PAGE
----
There are 52,380 cases of leukemia and 24,090 deaths from it in the US annually. Its causes are unknown and no preventive strategies have been implemented. We hypothesized that leukemia is due mainly to vitamin D deficiency, which is due mainly to low solar ultraviolet B (UVB) irradiance. To test this hypothesis, we estimated age-standardized cloud-cover-adjusted winter UVB irradiance using cloud cover data from the International Satellite Cloud Climatology Project, latitudes of population centroids, and standard astronomical calculations. Incidence rates for 172 countries, available from the International Agency for Cancer Research, were plotted according to cloud-adjusted UVB irradiance. We used multiple regression to account for national differences in elevation and average life expectancy. Leukemia incidence rates were inversely associated with cloud-adjusted UVB irradiance in males (p ≤ 0.01) and females (p ≤ 0.01) in both hemispheres. There were few departures from the trend line, which was parabolic when plotted with the equator at the center of the display, northern hemisphere countries on the right side and southern hemisphere countries on the left. The bivariate association displayed by the polynomial trend line indicated that populations at higher latitudes had at least two times the risk of leukemia compared to equatorial populations. The association persisted in males (p ≤ 0.05) and females (p ≤ 0.01) after controlling for elevation and life expectancy. Incidence rates of leukemia were inversely associated with solar UVB irradiance. It is plausible that the association is due to vitamin D deficiency. This would be consistent with laboratory studies and a previous epidemiological study. Consideration should be given to prudent use of vitamin D for prevention of leukemia.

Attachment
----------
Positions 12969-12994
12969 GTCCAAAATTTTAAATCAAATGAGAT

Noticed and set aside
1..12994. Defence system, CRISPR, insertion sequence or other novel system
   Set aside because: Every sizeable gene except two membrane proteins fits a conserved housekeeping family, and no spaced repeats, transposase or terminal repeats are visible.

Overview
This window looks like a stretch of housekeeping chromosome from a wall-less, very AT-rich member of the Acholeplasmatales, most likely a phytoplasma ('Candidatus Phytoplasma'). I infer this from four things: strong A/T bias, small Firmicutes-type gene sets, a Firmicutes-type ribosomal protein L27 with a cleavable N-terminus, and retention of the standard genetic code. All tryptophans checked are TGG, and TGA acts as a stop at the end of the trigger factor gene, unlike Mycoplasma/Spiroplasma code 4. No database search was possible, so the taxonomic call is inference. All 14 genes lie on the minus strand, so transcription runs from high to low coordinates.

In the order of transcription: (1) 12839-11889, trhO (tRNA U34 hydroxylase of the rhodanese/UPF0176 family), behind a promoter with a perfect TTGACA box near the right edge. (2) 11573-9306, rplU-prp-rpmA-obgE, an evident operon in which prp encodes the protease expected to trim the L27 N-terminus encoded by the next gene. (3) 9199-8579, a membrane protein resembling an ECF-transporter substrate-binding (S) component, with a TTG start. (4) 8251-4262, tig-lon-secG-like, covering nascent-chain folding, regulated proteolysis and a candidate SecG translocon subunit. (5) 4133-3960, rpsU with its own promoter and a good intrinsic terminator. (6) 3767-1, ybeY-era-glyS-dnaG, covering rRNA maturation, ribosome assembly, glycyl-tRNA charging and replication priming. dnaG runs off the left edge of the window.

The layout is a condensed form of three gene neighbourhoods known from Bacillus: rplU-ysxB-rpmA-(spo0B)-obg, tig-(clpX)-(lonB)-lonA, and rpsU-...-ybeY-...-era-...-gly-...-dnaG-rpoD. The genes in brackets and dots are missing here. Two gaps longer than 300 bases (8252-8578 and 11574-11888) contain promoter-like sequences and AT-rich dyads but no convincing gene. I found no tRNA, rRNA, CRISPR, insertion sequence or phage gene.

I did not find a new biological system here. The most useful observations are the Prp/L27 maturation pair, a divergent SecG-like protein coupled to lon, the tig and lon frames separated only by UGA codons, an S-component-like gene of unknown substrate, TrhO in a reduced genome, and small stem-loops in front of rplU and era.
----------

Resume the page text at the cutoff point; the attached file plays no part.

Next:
Climate strongly influences global wildfire activity, and recent wildfire surges may signal fire weather-induced pyrogeographic shifts. Here we use three daily global climate data sets and three fire danger indices to develop a simple annual metric of fire weather season length, and map spatio-temporal trends from 1979 to 2013. We show that fire weather seasons have lengthened across 29.6 million km(2) (25.3%) of the Earth’s vegetated surface, resulting in an 18.7% increase in global mean fire weather season length. We also show a doubling (108.1% increase) of global burnable area affected by long fire weather seasons (>1.0 σ above the historical mean) and an increased global frequency of long fire weather seasons across 62.4 million km(2) (53.4%) during the second half of the study period. If these fire weather changes are coupled with ignition sources and available fuel, they could markedly impact global ecosystems, societies, economies and climate.
- Proceedings of the National Academy of Sciences of the United States of America
- Published about 3 years ago